Also, being upright has great advantages as a cooling system, which would have been a major benefit not only in scavenging and gathering on the hot savannah, but also would have helped to enable the development of a large brain over time--the brain is a disproportionately large user of energy and requires the greatest amount of cooling.
Some comparisons among the major strains of hominids to have evolved:
Evolutionary studies sometimes have political implications, as we search for relics that describe how societies seem to have operated. Normally when archeologists look for evidence of civilizations they look for citadels and evidence of what would be the equivalent of urban societies, with social hierarchies and centralized authority. Evidence from Jenne-Jeno (Niger delta, West Africa) suggests a civilization that lasted for some 1,600 years, highly socially evolved but with no centralized authority or system of hierarchy, i.e., an egalitarian, communitarian society that was very successful for a very long time (by modern standards).
"They settled within shouting distance of each other, but avoided assimilation into a single urban entity. With none of the centralized authority that elsewhere controlled the social tensions generated by the emergence of urbanism, clustering allowed a diverse population to congregate for economies of scale, and to draw upon the services of other specialists without surrendering their independent identities, the whole thereby functioning as a city, and providing a variety of services and products to a wider hinterland. In effect, the push of specialization produced occupational castes and ethnic distinction, while the pull of economic integration produced a web of shared myth and belief that emphasized both individual ethnic identity and mutual interdependence."
Long-distance trade is what broke the model of localized self-sufficiency. The first commodity traded over long distances was salt. Wherever people have developed a taste for salt, they consume more than their physiological requirement. Sources of salt in Africa were not distributed for the convenience of human populations; thus, traders found a reason for being. Later, other goods such as kola nuts also became widely traded. Large amounts of individual wealth were for the first time made possible, and extreme inequality began insidiously to weave itself into the very fabric of society.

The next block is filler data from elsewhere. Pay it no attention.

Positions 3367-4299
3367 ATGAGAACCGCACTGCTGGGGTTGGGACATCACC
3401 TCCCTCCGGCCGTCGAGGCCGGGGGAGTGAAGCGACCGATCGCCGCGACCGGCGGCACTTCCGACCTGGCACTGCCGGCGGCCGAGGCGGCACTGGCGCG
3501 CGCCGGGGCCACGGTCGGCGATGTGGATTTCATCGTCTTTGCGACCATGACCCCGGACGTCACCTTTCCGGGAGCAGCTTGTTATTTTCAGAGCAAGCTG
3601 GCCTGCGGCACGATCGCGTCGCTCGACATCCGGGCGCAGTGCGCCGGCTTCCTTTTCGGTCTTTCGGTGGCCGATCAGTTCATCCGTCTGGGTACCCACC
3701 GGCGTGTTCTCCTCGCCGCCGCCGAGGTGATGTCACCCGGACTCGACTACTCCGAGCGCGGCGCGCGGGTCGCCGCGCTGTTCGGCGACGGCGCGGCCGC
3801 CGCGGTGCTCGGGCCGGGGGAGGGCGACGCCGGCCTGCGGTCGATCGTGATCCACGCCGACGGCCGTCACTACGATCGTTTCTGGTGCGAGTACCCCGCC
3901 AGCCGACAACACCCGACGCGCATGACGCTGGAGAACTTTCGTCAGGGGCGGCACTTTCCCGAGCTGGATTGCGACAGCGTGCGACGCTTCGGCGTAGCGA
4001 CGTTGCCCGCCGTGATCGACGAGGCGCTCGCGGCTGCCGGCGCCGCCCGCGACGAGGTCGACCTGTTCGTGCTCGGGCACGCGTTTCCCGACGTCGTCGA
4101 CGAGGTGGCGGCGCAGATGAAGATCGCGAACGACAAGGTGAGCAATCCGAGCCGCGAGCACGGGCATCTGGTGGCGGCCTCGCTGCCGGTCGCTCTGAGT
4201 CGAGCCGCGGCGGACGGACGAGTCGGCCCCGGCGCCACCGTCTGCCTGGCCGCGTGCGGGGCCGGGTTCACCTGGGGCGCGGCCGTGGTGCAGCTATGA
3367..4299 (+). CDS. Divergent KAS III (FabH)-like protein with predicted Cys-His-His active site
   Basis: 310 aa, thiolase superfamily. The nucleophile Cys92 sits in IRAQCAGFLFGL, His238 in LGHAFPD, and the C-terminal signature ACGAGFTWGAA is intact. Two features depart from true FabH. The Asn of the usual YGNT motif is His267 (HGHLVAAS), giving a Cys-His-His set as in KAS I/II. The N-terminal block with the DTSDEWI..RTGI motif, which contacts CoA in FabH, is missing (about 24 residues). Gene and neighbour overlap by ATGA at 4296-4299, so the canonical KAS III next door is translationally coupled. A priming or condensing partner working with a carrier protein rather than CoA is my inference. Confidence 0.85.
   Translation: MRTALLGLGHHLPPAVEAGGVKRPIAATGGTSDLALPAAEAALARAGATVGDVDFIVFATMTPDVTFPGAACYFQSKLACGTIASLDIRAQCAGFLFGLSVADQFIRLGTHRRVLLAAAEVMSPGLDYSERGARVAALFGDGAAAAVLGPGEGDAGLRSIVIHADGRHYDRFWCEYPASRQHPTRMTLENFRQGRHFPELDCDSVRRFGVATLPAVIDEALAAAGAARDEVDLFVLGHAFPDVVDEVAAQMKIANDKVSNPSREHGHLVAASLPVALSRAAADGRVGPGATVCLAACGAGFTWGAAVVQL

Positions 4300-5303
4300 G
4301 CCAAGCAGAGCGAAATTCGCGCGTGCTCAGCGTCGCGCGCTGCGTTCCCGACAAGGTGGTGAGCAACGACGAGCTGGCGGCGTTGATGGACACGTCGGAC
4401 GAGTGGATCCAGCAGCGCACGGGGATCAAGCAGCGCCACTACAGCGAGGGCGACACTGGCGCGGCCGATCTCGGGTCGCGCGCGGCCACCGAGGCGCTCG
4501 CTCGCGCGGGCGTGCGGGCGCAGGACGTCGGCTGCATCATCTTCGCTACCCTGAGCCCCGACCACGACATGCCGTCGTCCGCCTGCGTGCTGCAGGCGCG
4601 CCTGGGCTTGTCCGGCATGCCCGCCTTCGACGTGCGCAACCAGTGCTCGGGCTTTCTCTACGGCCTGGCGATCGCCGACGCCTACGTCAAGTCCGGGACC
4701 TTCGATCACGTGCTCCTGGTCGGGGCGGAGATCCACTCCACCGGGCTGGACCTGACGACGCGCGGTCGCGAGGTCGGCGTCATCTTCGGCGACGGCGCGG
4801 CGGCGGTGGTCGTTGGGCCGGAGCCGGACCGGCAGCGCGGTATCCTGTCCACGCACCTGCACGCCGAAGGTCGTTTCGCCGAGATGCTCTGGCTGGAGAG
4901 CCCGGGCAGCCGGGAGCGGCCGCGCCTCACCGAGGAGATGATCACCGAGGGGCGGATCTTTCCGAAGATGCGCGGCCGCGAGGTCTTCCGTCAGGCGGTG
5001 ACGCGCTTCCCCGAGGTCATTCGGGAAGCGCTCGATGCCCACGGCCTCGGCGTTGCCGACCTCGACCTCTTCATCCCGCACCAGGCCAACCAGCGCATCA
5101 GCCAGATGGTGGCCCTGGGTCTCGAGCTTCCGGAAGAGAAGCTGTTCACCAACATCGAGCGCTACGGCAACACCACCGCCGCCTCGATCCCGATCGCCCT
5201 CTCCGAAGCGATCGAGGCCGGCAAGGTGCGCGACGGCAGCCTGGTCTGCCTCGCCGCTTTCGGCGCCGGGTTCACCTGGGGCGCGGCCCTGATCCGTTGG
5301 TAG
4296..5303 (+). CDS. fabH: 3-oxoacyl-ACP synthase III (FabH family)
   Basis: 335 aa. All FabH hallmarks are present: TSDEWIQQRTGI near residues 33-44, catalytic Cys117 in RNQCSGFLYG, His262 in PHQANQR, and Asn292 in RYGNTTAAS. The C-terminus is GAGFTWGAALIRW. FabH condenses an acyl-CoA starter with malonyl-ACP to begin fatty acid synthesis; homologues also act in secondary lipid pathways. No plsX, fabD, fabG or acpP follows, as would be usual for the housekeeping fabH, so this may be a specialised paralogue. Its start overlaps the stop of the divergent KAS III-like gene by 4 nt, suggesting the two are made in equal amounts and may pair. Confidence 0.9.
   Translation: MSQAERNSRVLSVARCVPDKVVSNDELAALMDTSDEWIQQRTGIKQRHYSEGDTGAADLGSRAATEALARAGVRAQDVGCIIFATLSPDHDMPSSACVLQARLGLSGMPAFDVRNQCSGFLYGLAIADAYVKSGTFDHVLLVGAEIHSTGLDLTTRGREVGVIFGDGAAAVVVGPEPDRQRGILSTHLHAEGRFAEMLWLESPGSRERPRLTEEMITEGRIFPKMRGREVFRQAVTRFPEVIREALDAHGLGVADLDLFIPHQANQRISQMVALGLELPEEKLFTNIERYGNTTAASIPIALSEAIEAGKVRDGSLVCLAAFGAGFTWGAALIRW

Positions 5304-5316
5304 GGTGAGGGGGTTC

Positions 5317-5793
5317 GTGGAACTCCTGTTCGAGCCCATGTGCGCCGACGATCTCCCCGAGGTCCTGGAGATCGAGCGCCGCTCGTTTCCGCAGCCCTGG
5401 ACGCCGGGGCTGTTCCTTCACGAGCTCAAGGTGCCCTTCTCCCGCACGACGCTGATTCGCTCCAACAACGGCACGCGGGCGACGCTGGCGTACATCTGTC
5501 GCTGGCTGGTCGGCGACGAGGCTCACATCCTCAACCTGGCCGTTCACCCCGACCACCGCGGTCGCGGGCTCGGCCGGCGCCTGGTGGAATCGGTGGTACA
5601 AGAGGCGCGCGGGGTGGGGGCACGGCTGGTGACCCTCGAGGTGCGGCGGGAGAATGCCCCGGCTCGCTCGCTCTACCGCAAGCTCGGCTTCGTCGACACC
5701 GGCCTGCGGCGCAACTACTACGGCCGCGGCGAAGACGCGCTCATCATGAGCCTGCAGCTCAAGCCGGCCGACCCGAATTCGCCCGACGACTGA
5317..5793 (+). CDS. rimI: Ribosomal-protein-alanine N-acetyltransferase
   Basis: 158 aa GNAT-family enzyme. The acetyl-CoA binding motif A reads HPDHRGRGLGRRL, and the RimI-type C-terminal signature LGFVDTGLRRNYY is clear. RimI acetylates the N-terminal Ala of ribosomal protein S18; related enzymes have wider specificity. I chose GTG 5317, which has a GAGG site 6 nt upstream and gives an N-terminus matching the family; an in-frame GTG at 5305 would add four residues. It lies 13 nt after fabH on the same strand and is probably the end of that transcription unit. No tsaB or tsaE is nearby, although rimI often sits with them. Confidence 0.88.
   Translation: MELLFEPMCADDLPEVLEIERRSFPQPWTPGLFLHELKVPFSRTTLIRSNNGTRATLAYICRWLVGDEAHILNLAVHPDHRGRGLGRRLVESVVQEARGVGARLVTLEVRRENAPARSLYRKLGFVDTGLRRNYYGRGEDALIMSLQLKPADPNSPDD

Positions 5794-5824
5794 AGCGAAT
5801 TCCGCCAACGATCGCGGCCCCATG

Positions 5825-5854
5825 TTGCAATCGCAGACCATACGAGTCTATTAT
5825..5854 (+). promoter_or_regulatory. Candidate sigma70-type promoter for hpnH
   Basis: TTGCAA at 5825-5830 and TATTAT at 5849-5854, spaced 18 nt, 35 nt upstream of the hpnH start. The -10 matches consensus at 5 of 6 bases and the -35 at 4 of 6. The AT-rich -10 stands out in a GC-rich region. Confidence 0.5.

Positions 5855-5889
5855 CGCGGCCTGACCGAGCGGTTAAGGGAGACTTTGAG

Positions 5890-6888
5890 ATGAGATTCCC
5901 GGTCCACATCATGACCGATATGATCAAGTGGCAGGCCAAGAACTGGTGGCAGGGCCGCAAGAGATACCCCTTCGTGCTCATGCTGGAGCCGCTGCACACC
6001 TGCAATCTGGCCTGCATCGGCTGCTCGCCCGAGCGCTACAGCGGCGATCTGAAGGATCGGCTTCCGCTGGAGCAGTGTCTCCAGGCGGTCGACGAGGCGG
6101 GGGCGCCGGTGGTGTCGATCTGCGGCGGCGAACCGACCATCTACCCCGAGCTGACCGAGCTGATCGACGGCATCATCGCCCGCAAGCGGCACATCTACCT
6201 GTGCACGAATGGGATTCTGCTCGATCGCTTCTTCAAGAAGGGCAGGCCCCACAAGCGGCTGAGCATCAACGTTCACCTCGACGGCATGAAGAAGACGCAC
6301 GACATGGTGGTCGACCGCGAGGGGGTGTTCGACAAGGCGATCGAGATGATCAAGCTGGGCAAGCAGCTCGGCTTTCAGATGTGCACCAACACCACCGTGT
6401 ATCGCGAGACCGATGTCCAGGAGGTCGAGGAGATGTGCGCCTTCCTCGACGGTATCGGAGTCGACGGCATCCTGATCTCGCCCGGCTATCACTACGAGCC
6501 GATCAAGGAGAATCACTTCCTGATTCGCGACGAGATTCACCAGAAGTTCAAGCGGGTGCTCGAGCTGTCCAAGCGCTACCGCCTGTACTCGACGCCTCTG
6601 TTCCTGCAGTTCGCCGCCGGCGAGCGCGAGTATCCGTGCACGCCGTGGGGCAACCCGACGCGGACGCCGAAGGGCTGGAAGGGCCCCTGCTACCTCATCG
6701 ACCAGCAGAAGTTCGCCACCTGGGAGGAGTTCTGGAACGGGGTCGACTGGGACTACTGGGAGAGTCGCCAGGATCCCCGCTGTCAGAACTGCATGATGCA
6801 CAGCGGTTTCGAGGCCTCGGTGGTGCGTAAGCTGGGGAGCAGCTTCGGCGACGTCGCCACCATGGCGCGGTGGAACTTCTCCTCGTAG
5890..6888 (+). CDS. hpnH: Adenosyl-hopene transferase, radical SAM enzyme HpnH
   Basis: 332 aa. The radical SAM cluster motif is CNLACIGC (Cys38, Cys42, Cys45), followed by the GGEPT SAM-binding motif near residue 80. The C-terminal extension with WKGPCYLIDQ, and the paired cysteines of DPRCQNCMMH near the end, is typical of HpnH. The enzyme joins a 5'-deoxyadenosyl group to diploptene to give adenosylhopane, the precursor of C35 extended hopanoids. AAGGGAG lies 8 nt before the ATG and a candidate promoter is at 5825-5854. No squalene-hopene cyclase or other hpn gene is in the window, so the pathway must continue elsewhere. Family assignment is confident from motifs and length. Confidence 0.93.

"A vertical stratification of society came into being, creating sharp discontinuities in the horizontal layer of age-based authority that previously had restrained individual ambition. Some people became more equal than others, controlling rather than sharing resources. Once the trend had begun, resources inevitably fell under the control of fewer and fewer individuals, culminating in the centralization of authority and the exercise of coercive power by a ruling elite. Power was exercised most coercively by traders who sold the porters as well as the goods they had carried to distant markets" (the beginnings of a slave trade)
We are going faster than ever before, but if we look at history we must understand that we have ruled for only the briefest of times. At the pace we are going, we need to be extremely careful about how we organize ourselves, how we utilize and share our resources, and how we manage the planet upon which we depend for our very existence. These circumstances demand humility, and history gives us no shortage of instructive examples from which we can learn. Arrogance will surely lead us to disaster.
Humanity! Evolution! History! It's all ridiculously interesting, and here's a fun-filled, all-too-rare excuse for the ordinary working person to think about it for a few minutes. Here it is, courtesy of Bonkworld, for the first time ever, the amazing Early Man Quiz! But be careful--it's a pretty tough one!
(All facts derived from Africa: A Biography of the Continent by John Reader [New York: Vintage Books, 1997])